By Murray, R. D. and Singh, S. S. and Thrusfield, M. V. and Ward, W.R., ,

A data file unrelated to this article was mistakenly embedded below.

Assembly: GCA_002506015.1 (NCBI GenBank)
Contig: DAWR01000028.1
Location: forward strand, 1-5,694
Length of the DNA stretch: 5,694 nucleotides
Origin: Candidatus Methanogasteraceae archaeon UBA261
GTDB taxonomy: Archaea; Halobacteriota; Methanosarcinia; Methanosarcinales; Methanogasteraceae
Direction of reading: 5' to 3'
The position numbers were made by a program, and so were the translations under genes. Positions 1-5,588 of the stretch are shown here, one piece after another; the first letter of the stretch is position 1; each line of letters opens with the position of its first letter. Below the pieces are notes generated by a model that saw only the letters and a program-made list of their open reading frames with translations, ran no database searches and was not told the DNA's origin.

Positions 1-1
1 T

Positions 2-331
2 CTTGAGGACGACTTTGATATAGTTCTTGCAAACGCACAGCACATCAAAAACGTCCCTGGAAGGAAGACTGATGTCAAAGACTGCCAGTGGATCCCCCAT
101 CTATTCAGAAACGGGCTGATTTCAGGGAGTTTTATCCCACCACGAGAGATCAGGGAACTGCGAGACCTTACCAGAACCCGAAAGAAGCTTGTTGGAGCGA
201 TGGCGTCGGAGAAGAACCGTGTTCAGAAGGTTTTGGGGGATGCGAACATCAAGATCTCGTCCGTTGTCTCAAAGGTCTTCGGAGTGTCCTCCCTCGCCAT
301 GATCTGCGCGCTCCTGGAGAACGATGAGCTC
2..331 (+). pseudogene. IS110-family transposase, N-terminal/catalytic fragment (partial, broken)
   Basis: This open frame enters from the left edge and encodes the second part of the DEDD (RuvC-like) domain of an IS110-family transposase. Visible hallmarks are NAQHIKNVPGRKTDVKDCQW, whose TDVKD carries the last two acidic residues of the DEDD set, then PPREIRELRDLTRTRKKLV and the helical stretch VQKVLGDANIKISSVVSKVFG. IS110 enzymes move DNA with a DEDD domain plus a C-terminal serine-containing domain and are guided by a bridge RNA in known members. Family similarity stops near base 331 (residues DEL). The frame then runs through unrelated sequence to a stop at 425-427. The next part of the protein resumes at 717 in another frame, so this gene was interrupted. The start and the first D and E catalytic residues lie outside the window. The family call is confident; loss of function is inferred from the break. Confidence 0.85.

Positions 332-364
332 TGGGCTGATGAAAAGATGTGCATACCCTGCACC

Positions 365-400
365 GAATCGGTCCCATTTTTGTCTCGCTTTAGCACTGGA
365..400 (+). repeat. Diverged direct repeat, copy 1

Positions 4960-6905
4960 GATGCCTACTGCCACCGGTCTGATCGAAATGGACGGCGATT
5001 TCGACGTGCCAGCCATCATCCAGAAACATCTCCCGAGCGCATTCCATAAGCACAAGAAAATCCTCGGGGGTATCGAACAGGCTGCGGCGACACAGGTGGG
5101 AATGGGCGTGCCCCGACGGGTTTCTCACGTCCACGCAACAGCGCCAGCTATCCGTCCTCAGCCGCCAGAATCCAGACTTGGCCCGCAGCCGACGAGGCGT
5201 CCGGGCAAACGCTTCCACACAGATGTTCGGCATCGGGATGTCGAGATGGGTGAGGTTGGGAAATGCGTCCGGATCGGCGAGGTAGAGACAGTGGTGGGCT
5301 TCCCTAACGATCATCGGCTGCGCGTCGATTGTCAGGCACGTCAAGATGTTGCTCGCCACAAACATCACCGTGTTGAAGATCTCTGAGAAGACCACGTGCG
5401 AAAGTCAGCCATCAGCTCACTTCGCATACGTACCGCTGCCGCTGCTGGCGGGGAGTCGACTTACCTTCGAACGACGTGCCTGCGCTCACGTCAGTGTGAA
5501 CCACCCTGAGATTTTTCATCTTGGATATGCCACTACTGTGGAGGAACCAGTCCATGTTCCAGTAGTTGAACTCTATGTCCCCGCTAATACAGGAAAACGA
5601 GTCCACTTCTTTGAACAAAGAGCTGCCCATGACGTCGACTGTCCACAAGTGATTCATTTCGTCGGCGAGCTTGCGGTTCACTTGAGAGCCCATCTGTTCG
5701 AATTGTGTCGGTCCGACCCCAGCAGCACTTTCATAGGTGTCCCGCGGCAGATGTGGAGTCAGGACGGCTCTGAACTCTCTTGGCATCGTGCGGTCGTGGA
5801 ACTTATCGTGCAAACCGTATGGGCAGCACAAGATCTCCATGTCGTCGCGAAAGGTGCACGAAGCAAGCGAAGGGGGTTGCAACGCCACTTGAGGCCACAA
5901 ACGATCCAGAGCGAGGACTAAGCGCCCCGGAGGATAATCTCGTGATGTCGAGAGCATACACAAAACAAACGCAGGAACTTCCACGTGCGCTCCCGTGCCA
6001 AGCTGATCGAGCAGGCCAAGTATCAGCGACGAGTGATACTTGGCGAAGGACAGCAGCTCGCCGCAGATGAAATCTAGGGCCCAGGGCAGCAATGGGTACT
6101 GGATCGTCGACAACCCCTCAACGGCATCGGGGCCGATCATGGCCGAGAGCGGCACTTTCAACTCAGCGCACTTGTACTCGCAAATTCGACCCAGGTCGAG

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This study describes the role of the changes in weight-bearing on the sole and the effect of endotoxins on the inflammatory response of the corium of the hooves. Three heifers and 2 bull calves 12-18 months of age were used to study weight-bearing. A rubber chip of 1 cm thickness was fixed to the toe of the outer hind claws with a resin, and 2 heifers were kept as controls. The animals were put on a concrete yard for 6-8 h daily and otherwise kept on a straw yard. Six weeks later the animals were slaughtered. Gross pathology showed haemorrhages at the ulcer site and a notch in the dorsal wall was evident. Histopathology of the ulcer site showed parakeratosis and arteriosclerosis of the arterioles. The sole tubules contained non-keratinized material. An ulcer was created in the sole, and a biopsy was taken from the sole and the abaxial wall of the left foot of a further 4 calves of similar age and then 2 mg of Escherichia coli endotoxin was given slowly i.v. Serial biopsies were taken and the animals were killed 5-10 weeks later. Haemorrhages were seen in the wall and sole of the feet, especially the hind feet and were more evident in the bull calf. After 5 days, histological examination showed the presence of non-keratinized material in the tubules of the sole and exfoliation of the epidermal cells. At 15 days the epidermal lining of the lamellae had regenerated and the non-keratinized material was evident in the lamellar horn and the tubules of the sole horn. The number of blood vessels in the laminae as well as in the papillae increased markedly compared with the initial biopsy. After slaughter histopathology of the hooves showed non-keratinised material in the tubules of the sole horn, totally occluded blood vessels and hyperplastic changes in the laminae. It was concluded that laminitis may not correctly describe the lesions seen in the sole in so-called subclinical laminitis. Endotoxin can induce diffuse pododermatitis (laminitis) in cattle and the resultant poor quality horn production may predispose to other sole lesions. Primary changes in weight-bearing can cause vascular changes which may be responsible for haemorrhages at the ulcer site and development of sole lesions
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